December 21, 2010

Y-chromosomes and mtDNA from Maharashtra

The paper has a nice map of the frequency of haplogroup J2a-M410, which is an update of the previous map from Sengupta et al. (2006)

The most recent gene flow paternal gene flow from West Asia corresponds largely to this haplogroup.

Unfortunately the authors used the "evolutionary mutation rate" which I and others have criticized, hence their age estimates are inflated. J2a and R1a1 have similar Y-STR variances in the two studied populations (0.36 and 0.34), and their ages are roughly a third of those reported (with wide uncertainty), or about ~4ky.

This is roughly consistent with the postulated arrival of the Indo-Aryans in India, and should probably be added to the enumeration of cases where the genealogical mutation rate correlates well with prehistory. It also seems consistent with my speculation about a West Asian origin of the Indo-Aryans.

Haplogroup R1a1 is more diverse in India-Pakistan than in west Eurasia, but there is variation in diversity in different South Asian groups. It's possible that a subgroup of it also migrated from the west, but that possibility must remain speculative in the absence of even more Y-SNP structure within it. Interestingly:
The network analysis of R1a with other Indian populations failed to provide any regional or linguistic clustering (Fig. S2).

The new Y-chromosome data from this paper can be found in Table S2.

PLoS ONE 5(12): e15283. doi:10.1371/journal.pone.0015283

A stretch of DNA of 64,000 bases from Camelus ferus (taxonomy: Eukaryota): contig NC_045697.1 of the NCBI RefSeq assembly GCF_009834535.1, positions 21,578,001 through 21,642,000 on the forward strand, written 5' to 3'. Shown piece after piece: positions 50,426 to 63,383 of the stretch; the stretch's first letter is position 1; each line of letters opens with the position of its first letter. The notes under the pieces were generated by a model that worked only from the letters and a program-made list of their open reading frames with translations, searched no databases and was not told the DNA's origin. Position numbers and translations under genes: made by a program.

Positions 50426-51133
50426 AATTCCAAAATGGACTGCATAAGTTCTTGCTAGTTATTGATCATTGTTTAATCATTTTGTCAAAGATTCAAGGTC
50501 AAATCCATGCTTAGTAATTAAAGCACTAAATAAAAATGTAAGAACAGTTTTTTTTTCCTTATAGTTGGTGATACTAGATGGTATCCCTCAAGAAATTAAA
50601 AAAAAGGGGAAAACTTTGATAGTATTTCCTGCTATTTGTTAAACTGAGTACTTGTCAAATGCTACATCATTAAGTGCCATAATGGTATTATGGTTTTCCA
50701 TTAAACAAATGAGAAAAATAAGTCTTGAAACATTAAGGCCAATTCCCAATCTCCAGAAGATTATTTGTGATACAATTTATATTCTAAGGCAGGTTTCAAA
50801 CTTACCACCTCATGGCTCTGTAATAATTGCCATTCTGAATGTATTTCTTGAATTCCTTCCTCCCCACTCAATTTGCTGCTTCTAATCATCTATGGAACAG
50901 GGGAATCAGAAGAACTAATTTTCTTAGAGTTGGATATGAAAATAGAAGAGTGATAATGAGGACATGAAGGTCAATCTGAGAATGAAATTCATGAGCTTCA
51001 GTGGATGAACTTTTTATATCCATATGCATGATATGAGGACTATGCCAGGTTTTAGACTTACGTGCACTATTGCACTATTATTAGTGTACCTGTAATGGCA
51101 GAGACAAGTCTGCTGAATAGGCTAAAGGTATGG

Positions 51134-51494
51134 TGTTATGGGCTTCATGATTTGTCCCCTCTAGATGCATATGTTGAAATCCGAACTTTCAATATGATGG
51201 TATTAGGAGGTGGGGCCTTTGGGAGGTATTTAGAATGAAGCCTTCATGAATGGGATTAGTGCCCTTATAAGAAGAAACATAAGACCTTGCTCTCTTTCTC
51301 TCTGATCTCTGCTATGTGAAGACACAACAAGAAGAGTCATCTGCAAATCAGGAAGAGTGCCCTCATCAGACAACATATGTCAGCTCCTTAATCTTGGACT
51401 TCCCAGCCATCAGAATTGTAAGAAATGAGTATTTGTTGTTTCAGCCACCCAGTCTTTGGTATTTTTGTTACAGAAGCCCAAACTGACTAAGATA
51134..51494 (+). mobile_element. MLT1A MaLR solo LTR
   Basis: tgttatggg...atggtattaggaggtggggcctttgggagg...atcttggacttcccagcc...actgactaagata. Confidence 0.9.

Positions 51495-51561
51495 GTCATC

The Influence of Natural Barriers in Shaping the Genetic Structure of Maharashtra Populations

Kumarasamy Thangaraj et al.

The geographical position of Maharashtra state makes it rather essential to study the dispersal of modern humans in South Asia. Several hypotheses have been proposed to explain the cultural, linguistic and geographical affinity of the populations living in Maharashtra state with other South Asian populations. The genetic origin of populations living in this state is poorly understood and hitherto been described at low molecular resolution level.

Methodology/Principal Findings
To address this issue, we have analyzed the mitochondrial DNA (mtDNA) of 185 individuals and NRY (non-recombining region of Y chromosome) of 98 individuals belonging to two major tribal populations of Maharashtra, and compared their molecular variations with that of 54 South Asian contemporary populations of adjacent states. Inter and intra population comparisons reveal that the maternal gene pool of Maharashtra state populations is composed of mainly South Asian haplogroups with traces of east and west Eurasian haplogroups, while the paternal haplogroups comprise the South Asian as well as signature of near eastern specific haplogroup J2a.

Our analysis suggests that Indian populations, including Maharashtra state, are largely derived from Paleolithic ancient settlers; however, a more recent (~10 Ky older) detectable paternal gene flow from west Asia is well reflected in the present study. These findings reveal movement of populations to Maharashtra through the western coast rather than mainland where Western Ghats-Vindhya Mountains and Narmada-Tapti rivers might have acted as a natural barrier. Comparing the Maharastrian populations with other South Asian populations reveals that they have a closer affinity with the South Indian than with the Central Indian populations.